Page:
Knocking Down Barriers

Trade Cloth – $21.95

ISBN 978-0-8101-2292-5
Publication Date
September 2005
Page Count
344 pages
Trim Size
6 x 9
ISBN
0-8101-2292-8

Knocking Down Barriers

My Fight for Black America
Truman K. Gibson, Jr.
Recipient of 2007 Hyde Park Historical Society Paul Cornell Award

2006 Illinois Winner, State Historical Society Book Award-Certificate of Excellence







Sixty years ago, when Truman Gibson reported for duty at the War Department, Washington, D.C. was a southern city in its unbending segregation as well as in its steamy summers. Gibson had no illusions, but as someone who'd enjoyed the best of the vibrant black culture of prewar America, he was shocked to find the worst of the Jim Crow South in the nation's capital. What Gibson accomplished as an advocate for African American soldiers-first as a lawyer working for the Secretary of War, then as a member of President Truman's "Black Cabinet"--is a large part of the history of the struggle for civil rights in the American military; and it is a compelling part of the story that Gibson tells in this book, a memoir of a life spent making a difference in the world one step at a time.

A graduate of the University of Chicago Law School, Gibson took his fight for racial justice to the corridors of powers, arguing against restrictive real estate covenants before the U.S. Supreme Court, opposing such iconic figures as Generals Dwight Eisenhower and George C. Marshall in campaigning for the integration of the armed forces, and challenging white control of professional sports by creating a boxing promotion empire that made television history. A firsthand account of the nitty-gritty of twentieth-century race relations in the worlds of law, the military, sports, and entertainment, Gibson's memoir is also an engaging recollection of encounters with the likes of Thurgood Marshall, W. E. B. DuBois, Eleanor Roosevelt, George Patton, Jackie Robinson, and Joe Louis, among others. As a historical record and as an intimate look at a bygone era with all its charms and hardships, the book is an essential chapter in our nation's story.

About the Author
The last surviving member of Truman's "Black Cabinet" tells of waging the war for civil rights-as a lawyer, a boxing promoter, an entrepreneur, and a black man committed to justice

Sixty years ago, when Truman Gibson reported for duty at the War Department, Washington, D.C. was a southern city in its unbending segregation as well as in its steamy summers. Gibson had no illusions, but as someone who'd enjoyed the best of the vibrant black culture of prewar America, he was shocked to find the worst of the Jim Crow South in the nation's capital. What Gibson accomplished as an advocate for African American soldiers-first as a lawyer working for the Secretary of War, then as a member of President Truman's "Black Cabinet"--is a large part of the history of the struggle for civil rights in the American military; and it is a compelling part of the story that Gibson tells in this book, a memoir of a life spent making a difference in the world one step at a time.
A graduate of the University of Chicago Law School, Gibson took his fight for racial justice to the corridors of powers, arguing against restrictive real estate covenants before the U.S. Supreme Court, opposing such iconic figures as Generals Dwight Eisenhower and George C. Marshall in campaigning for the integration of the armed forces, and challenging white control of professional sports by creating a boxing promotion empire that made television history. A firsthand account of the nitty-gritty of twentieth-century race relations in the worlds of law, the military, sports, and entertainment, Gibson's memoir is also an engaging recollection of encounters with the likes of Thurgood Marshall, W. E. B. DuBois, Eleanor Roosevelt, George Patton, Jackie Robinson, and Joe Louis, among others. As a historical record and as an intimate look at a bygone era with all its charms and hardships, the book is an essential chapter in our nation's story.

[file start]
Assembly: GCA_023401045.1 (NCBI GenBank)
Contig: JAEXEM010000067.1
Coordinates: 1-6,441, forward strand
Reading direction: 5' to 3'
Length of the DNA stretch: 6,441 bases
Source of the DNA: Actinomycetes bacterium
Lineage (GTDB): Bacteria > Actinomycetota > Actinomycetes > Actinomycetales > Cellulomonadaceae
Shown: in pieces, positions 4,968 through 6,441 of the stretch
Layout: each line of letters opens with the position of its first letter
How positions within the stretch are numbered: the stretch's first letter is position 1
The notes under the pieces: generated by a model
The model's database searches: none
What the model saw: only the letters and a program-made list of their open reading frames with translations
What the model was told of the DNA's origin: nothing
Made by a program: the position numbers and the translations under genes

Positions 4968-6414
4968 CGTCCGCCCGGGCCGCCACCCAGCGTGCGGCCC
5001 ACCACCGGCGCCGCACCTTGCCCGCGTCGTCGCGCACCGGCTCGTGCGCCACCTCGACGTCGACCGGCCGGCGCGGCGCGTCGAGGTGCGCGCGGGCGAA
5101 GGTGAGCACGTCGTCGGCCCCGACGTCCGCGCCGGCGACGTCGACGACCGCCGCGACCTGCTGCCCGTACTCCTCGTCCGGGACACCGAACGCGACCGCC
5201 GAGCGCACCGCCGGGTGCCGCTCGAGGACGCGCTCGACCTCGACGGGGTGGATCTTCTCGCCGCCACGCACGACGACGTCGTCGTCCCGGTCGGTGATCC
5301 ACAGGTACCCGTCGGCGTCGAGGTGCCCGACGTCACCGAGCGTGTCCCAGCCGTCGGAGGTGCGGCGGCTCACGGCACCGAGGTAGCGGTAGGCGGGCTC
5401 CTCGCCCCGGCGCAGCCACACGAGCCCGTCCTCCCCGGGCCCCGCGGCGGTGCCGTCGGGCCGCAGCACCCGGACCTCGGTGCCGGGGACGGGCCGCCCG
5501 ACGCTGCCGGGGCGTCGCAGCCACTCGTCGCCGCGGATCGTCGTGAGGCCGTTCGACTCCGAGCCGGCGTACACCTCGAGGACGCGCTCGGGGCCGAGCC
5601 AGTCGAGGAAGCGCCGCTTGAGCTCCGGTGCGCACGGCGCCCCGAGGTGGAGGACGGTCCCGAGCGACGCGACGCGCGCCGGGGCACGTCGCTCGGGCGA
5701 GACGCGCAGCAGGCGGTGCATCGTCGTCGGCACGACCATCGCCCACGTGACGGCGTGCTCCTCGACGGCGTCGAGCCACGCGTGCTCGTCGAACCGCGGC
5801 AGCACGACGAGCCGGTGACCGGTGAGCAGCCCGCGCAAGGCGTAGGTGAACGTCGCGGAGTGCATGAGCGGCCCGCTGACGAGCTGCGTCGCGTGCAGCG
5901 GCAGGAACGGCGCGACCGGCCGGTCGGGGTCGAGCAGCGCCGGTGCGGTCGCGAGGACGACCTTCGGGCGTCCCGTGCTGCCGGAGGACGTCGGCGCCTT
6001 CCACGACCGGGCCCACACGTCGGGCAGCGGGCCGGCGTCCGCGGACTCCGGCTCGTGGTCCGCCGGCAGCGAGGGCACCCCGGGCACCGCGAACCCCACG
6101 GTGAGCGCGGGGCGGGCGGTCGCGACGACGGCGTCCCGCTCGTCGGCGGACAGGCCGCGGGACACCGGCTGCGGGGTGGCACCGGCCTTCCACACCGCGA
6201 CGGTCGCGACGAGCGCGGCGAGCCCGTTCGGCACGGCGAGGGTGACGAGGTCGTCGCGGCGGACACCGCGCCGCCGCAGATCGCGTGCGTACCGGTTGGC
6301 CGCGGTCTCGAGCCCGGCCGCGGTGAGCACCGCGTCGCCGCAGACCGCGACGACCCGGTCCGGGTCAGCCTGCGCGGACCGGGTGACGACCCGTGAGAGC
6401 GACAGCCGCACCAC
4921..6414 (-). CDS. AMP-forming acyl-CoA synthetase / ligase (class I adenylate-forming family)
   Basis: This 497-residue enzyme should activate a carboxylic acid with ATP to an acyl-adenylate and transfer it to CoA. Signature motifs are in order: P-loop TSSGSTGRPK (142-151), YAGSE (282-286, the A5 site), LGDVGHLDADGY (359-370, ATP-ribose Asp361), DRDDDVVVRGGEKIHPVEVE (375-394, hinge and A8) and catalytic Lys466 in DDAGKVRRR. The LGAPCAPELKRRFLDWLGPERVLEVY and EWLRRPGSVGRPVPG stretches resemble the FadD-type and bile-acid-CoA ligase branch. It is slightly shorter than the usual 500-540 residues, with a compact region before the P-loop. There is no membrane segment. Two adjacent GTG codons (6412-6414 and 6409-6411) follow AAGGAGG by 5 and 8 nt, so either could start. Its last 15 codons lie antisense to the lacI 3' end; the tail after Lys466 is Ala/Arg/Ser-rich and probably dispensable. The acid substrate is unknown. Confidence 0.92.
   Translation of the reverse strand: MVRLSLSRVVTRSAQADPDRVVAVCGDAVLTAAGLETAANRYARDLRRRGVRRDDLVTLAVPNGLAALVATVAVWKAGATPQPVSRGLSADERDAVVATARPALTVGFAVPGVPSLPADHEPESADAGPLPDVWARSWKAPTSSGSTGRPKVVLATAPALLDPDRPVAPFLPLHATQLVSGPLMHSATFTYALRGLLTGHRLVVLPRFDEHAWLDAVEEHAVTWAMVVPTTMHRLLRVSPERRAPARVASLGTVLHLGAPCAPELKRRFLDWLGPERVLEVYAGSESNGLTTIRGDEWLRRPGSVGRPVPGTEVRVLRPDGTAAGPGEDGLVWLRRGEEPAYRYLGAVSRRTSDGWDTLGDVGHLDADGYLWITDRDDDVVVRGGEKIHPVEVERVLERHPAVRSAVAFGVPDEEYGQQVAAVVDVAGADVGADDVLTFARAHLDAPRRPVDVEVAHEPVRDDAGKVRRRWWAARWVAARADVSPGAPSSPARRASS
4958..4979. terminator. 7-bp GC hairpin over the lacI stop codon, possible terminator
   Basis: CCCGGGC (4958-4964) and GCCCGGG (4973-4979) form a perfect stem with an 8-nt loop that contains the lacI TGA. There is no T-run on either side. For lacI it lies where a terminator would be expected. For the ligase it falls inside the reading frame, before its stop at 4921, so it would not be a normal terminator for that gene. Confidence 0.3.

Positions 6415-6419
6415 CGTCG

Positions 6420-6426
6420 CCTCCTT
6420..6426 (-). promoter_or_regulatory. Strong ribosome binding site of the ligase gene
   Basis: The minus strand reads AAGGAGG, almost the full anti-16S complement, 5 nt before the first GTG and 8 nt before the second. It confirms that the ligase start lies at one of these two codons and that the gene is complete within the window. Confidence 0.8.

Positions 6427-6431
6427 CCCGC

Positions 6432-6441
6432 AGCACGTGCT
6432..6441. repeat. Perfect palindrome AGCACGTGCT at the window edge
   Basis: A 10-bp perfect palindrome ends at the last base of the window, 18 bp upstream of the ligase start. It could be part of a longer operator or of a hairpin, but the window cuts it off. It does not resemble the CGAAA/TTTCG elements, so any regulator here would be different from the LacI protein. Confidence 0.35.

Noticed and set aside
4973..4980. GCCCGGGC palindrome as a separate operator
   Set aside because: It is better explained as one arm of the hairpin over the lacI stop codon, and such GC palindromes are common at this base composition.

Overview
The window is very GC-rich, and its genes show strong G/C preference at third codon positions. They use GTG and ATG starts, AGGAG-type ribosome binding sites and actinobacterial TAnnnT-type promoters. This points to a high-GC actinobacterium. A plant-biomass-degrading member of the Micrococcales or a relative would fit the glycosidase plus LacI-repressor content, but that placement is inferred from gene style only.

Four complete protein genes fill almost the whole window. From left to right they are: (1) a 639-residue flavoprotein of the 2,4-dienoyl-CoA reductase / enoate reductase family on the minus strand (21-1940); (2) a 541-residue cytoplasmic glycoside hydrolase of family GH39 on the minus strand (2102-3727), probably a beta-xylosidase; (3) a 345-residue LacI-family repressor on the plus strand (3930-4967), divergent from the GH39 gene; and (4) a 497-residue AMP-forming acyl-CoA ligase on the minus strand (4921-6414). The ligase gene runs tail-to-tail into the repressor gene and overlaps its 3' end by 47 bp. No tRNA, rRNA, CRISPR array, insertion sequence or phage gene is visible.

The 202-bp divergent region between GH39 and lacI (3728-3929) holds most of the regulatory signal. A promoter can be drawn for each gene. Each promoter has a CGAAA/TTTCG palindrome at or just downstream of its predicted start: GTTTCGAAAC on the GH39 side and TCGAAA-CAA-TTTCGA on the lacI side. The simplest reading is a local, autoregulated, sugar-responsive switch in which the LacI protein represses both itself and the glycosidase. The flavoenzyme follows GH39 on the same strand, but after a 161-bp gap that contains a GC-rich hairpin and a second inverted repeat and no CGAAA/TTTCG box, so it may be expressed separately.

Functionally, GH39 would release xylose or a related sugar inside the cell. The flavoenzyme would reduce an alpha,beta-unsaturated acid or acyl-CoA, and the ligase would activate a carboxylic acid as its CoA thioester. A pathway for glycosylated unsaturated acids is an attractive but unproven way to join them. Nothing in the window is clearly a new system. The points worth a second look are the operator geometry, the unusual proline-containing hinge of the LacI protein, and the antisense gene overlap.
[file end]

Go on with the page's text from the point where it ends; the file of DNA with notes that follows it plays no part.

Reviews
"This informative book is a time capsule covering many rich experiences of one man over nine decades. In addition to recounting his participation in the successful struggle to desegregate the armed forces, Mr. Gibson takes the reader along on a grand tour of his interactions with many key figures in the political, military, business, sports, and entertainment worlds of the 20th century." --Jimmy Carter
"Gibson entertains and enlightens in recollecting the living detail of the national capital, the nation itself, and many of its iconic figures in the hard-fought struggle to desegregate. His is an important addition to the historical record. . ." --Library Journal, starred review
"Knocking Down Barriers is a wonderful book ripe with stories and insights that illuminate many of the dark corners of America's struggle for integration and racial justice during the 1930s and 1940s. While this engagingly written memoir explores the intersection of race, sports, entertainment, and law, Gibson's greatest contribution is his recollections of the personalities, debates, and barriers in the battle to integrate the armed forces. Gibson's words help us to better understand the difficulties and the ultimate importance of the successful challenge to a segregated military and how those actions helped create an environment that stimulated and supported the nascent civil rights movement. This is a must-read."
--Lonnie G. Bunch, President, Chicago Historical Society